Edwina Hall, Kairos, Volume 24 Issue 15
Hazara refugee Hussey Dala and his family fled Afghanistan in 1999 for Pakistan after the brutal murder of his eldest brother and the abduction of his father by the Taliban. In Afghanistan, the Hazara people are easily identified because of their distinctly Asian appearance and they are targeted by the Taliban.
In 2001 Hussey left Pakistan, risking his life with a people smuggler in the hope that it would one day allow him peace and opportunity in Australia. After two years’ detention in Nauru, his refugee status was rejected and he was returned to Afghanistan, where he feared daily for his life. He was eventually granted an Australian visa due to his father’s sponsorship.
Tell me about your life in Afghanistan as a Hazara.
Hazaras are honest, peace-loving people. Hazaras live in the central part of Afghanistan and comprise the third largest ethnic group. Centuries ago, Hazaras use to live in Kabul, the capital of Afghanistan, until they were expelled by Abdur Rahman in 1893. Hazaras are mainly Shi’ite Muslims; the majority in Afghanistan are Sunni.
I was born in a village called Dallah, I grew up in a big family. I have two sisters and four brothers. Life was peaceful, there was no fighting and no discrimination, although life was harsh.
When the Taliban came to power their target was to kill young people, especially those who were educated. Because my brother was a successful businessman he was killed by the Taliban. My brothers witnessed his murder. The Taliban beheaded people. The Taliban are very cruel; they have very ancient ideas for a modern world.
I went to a private school, one of the few schools open during the civil war. I was very happy as a child and I thought of my future. Unfortunately all those dreams were taken by the Taliban. We don’t know what will happen after 2014, if the Taliban again come to power. Afghanistan will be hell for the Hazaras.
Why and how did you come to Australia?
I knew that Australia was a safe country of love and opportunity, and that’s why I left Pakistan in 2001. I knew that otherwise one day I would be a victim. At the time a lot of Hazaras were leaving Pakistan.
I got the phone number of the smuggler from one of my friends. I paid $3000. Now people are paying more than $20 000 to come to Australia. It was a very dangerous journey. On 23 August 2001, after three failed attempts to travel by boat, we once again attempted to get to Christmas Island. After 30 hours at sea, at four in the morning I heard a big bang: the engine was broken. We were in the middle of the Indian Ocean for three days, with no food, no water and no hope. It was very scary. But when I looked at the children and the families crying, I thought God would help us. On 26 August we were rescued by the Tampa, a Norwegian ship, and then transferred to Nauru by Australian authorities. Someone was looking after us.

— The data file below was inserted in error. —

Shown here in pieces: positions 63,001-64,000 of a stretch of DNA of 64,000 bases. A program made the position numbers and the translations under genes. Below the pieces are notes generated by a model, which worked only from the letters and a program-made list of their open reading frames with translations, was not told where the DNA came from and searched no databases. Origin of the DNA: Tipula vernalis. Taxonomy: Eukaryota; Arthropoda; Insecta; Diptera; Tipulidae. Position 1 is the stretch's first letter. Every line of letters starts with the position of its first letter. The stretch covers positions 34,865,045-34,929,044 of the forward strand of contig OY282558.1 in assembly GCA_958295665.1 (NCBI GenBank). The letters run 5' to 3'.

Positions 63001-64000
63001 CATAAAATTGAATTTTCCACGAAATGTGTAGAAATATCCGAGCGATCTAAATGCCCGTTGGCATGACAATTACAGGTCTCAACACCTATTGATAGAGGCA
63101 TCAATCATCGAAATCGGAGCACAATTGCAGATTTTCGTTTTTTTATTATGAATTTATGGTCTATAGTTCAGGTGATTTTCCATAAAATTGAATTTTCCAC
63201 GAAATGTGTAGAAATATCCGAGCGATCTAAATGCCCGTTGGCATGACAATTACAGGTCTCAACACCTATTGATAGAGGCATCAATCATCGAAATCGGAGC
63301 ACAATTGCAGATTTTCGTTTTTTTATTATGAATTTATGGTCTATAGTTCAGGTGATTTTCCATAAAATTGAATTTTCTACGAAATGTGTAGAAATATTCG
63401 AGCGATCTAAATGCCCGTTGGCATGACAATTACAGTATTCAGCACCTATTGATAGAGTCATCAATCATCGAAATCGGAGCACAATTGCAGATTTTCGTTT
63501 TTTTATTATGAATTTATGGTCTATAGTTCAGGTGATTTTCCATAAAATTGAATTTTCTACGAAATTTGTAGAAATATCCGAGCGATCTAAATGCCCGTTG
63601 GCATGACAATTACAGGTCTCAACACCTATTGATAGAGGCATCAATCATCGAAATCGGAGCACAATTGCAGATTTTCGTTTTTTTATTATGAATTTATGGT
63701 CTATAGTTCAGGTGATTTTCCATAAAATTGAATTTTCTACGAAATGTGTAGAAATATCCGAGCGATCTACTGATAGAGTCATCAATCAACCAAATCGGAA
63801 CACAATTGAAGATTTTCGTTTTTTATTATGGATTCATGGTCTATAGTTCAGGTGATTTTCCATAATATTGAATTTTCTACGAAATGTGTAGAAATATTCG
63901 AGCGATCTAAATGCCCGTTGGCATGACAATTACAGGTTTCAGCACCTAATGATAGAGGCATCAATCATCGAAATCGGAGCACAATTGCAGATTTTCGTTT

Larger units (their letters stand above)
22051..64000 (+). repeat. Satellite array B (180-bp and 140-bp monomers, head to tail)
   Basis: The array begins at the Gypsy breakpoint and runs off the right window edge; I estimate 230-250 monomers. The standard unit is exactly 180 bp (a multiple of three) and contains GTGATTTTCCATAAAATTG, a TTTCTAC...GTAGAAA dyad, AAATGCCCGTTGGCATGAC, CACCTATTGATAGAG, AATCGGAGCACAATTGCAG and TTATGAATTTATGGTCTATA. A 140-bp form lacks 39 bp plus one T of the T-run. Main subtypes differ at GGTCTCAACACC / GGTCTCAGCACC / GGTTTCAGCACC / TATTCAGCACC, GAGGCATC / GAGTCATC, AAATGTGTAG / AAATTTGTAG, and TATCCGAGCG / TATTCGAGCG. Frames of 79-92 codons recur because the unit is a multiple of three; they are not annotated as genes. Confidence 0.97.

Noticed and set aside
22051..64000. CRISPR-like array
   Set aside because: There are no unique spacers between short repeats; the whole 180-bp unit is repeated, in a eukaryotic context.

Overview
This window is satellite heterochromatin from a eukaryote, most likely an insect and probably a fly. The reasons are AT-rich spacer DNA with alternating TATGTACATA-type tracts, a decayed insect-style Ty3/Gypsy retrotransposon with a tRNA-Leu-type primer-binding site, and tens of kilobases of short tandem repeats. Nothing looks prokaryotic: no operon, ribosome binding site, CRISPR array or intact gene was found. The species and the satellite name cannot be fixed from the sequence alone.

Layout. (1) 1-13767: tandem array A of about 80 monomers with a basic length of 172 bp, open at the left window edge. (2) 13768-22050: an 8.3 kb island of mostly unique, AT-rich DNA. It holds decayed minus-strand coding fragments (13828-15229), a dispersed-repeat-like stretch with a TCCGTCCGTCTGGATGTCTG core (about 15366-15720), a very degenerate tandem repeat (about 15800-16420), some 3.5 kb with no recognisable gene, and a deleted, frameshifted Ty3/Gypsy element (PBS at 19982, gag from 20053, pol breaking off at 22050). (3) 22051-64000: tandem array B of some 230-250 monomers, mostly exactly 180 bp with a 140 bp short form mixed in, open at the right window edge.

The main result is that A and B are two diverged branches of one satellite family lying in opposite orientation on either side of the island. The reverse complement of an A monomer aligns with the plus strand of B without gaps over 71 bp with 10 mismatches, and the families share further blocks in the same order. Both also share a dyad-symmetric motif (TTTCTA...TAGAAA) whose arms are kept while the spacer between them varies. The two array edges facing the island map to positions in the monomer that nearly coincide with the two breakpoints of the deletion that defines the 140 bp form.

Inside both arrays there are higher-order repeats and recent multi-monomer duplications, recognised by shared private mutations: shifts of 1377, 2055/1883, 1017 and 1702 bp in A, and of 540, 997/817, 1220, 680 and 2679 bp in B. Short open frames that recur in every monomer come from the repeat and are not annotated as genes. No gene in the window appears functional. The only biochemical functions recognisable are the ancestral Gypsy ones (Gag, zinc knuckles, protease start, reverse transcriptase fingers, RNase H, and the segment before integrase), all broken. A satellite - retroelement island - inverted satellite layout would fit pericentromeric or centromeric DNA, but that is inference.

How did you feel when your refugee status was rejected?
It was very dangerous for me to return to Afghanistan. I was there for one week. I tried to resettle in Kabul but it was horrible. Every person loves their homeland, but I couldn’t feel that love or peace. The Taliban killed 15 of my friends when they returned to Afghanistan [after their refugee status was rejected]. I was reunited with my family in Quetta, Pakistan. Six months later we were given visas due to my father’s sponsorship and through the proper channels, so we are some of the luckiest Afghan migrants.
How did you feel when you returned to Australia?
When I arrived at Sydney airport I could not believe I was in Australia. It was a joyful moment. I thought, I’m safe now, I can walk the street without fear. I had one day of rest and then I began working [as a tiler]. Australia is my homeland. I find that Australia is a country of safety, of opportunity, of hope and of love. Australia is a very multicultural country. Respecting every belief is what I have found in Australia. Everyone here is trying to make a good life. I respect every law and regulation here. I want to be a good Australian citizen. I hope to make it here as a musician. In Afghanistan music was banned by the Taliban.
What words of wisdom would you offer other asylum seekers in detention?
Don’t give up your hopes. Show the Australian people that your life is in danger and that you are genuine refugees. Australia shouldn’t forget the refugee convention. People are not fleeing for fun. Nobody puts their life in danger for fun in the middle of the sea.
Photos: Top: Hussey Dala; Bottom: Hussey with his wife and young son in Melbourne, where life is peaceful at last. Photos by Fiona Basile